# Any examples of calculus sequence that deemphasizes calculation tricks?

I'm considering creating a series of classes that explore deeper ideas in calculus without overemphasizing the various computational tricks used in integration and differentiation.

My vision is essentially akin to a "Survey of Calculus" kind of instruction. Nonetheless, i intend to cover a significant part of the basic differential equations and the conventional calculus sequence.

Are there any examples of these classes that I could look up?

As you undertake the journey, you should read about the Calculus Reform movement of the 1990s. A unifying idea of the efforts was to increase conceptual understanding by using symbolic computational systems (Maple, Mathematica, TI-89, etc.) to do calculations, thereby freeing up time and mental bandwidth for conceptual understanding.

An excellent summary of these efforts is found in the article by Deborah Hughes Hallett titled What Have We Learned from Calculus Reform? The Road to Conceptual Understanding. This is chapter 5 in the book A Fresh Start for Collegiate Mathematics book published by the MAA. The article is also available at this University of Arizona website.

In many ways, Calculus Reform took us three steps forward, and then we took one or two steps back. Hughes Hallett provides an excellent summary of the positive changes that persist to this day, including increased conceptual understanding. But as always with reform, there was overreach. Deprecated calculation skills come with a cost. "Calculus without calculation" borders on being an oxymoron.

Another outcome of Calculus Reform was research mathematicians teaching undergraduate mathematics coming to realize how important it is to focus not just on the usual themes of content, textbooks, and curriculum. But we learned how important it is to focus on how people learn mathematics. I think the work of Ed Dubinsky is emblematic of this lesson. He headed a Calculus Reform project at Purdue titled $$C^4L$$: Calculus, Concepts, Computers and Cooperative Learning. Dubinsky was a constructivist in the sense of Piaget, and gave focus to how learning mathematics involves construction of concepts and knowledge, not only socially (hence the cooperative learning part of $$C^4L$$) but also in their individual minds. Dubinsky referred to a process he called APOS, which stands for "Action, Process, Object, Schema." See Actions, Processes, Objects, Schemas (APOS) in Mathematics Education

Curriculum innovation alone will not guarantee deeper conceptual understanding. We must also focus on pedagogy and the messiness of how knowledge is constructed.

• As a concrete example I suggest @Bilbo to look into the Harvard Consortium Calculus book by Hughes-Hallett et. al. It focuses on problems that differ significantly from standard calculus book problems based on "calculation tricks", but it doesn't require symbolic computation software. Commented Nov 29, 2023 at 8:40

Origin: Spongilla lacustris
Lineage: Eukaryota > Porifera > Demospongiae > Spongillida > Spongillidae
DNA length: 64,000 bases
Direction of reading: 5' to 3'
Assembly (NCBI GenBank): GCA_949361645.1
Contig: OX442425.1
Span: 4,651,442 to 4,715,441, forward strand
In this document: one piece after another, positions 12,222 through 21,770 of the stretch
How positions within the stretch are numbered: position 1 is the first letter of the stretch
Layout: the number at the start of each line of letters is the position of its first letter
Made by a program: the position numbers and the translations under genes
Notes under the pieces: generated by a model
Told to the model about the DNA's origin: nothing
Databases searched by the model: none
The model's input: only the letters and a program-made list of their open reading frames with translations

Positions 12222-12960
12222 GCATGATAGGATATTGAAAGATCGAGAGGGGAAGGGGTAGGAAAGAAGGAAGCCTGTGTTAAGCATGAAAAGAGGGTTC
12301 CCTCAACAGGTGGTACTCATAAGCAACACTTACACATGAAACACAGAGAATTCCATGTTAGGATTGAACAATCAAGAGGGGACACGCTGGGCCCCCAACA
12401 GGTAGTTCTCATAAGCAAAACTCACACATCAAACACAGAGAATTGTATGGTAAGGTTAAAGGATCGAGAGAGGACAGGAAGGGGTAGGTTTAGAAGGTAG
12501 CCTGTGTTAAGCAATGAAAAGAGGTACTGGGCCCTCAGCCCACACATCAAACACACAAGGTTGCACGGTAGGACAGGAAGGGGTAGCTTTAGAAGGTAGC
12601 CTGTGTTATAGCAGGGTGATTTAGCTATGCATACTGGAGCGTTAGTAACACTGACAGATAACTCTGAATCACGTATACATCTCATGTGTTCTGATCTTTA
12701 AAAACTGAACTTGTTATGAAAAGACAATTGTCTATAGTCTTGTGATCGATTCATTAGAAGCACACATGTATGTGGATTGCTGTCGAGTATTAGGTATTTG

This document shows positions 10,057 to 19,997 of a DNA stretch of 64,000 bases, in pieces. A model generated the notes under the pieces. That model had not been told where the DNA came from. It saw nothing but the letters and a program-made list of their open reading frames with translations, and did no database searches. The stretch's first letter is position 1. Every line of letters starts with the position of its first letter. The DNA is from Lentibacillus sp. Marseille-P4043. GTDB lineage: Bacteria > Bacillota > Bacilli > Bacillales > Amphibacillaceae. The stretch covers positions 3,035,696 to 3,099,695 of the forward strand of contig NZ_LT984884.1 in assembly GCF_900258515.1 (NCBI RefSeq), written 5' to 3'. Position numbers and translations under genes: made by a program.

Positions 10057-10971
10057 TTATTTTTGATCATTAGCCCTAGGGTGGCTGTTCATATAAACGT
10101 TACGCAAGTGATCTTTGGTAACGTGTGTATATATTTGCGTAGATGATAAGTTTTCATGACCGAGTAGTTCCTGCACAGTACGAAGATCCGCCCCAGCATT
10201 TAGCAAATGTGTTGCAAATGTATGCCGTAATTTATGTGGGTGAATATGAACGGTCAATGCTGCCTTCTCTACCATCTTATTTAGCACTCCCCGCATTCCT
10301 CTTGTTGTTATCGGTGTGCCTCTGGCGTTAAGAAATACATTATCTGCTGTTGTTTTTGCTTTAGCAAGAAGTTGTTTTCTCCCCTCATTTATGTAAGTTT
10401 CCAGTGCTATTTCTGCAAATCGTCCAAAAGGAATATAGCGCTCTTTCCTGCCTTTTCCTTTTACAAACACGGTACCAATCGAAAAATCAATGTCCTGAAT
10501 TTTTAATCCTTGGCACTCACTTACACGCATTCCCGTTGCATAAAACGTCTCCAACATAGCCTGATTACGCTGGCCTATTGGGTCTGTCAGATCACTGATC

• As another concrete example for @Bilbo see Calculus in Context. The Five College Calculus Project by James Callahan, et al. (1995, 2008), which incidentally I discussed briefly in this answer. Commented Nov 29, 2023 at 13:33
• @MichaelBächtold, I had some experiences with Harvard calculus book (although it was the version customized for Michigan State). I don't know if it is still true, but I remembered the book's missing many important things. E.g., I think the correct definition of exponent, logarithm, and even $e$ are not included. The explanation of to limits and continuity are also very shallow, as I recall. Commented Nov 30, 2023 at 16:37
• I mean, Calculus without calculation starts looking like Analysis.
– Yakk
Commented Nov 30, 2023 at 21:42
• @Yakk This is interesting! I see what you mean. I was thinking of it in the other direction. "Calculus without calculation" means weakness and lack of confidence with symbolic manipulation like using the chain rule. Going through life being able to differentiate nothing more than polynomials. It's the analog of being so dependent on a calculator that you need to use one to figure out $50\times 0.1$. Commented Nov 30, 2023 at 22:10

Take a look at this: https://calculus.ucmerced.edu/wwh-calculus-project/project-mission-and-goals

You may find other examples that the California Learning Lab is funding at: calearninglab.org

You may be interested in the approach taken in the Mathematics for Life Sciences course series (LS 30a and LS 30b) at UCLA, meant to be taken in place of Calculus I/II. It's designed to efficiently teach the calculus and linear algebra needed to understand dynamical systems and to emphasize numerical and qualitative methods over analytic methods. You can find more information on this website, made to support the textbook written for the course.

I don't think this is the "survey of calculus" that you're looking for. Nevertheless, one of the tenets of the course design is to eschew symbolic tricks, if that's what you mean by "the various computational tricks used in integration and differentiation." For example, rather than spending time on integration techniques, separation of variables, etc., the course has students implement Euler's method in Python to integrate systems of nonlinear differential equations in the first semester.

I don't have a class recommendation, but I think the historical development of calculus is a useful tool for an educator with this goal, and I can recommend Bressoud's recent book Calculus Reordered: A History of the Big Ideas for inspiration and guidance.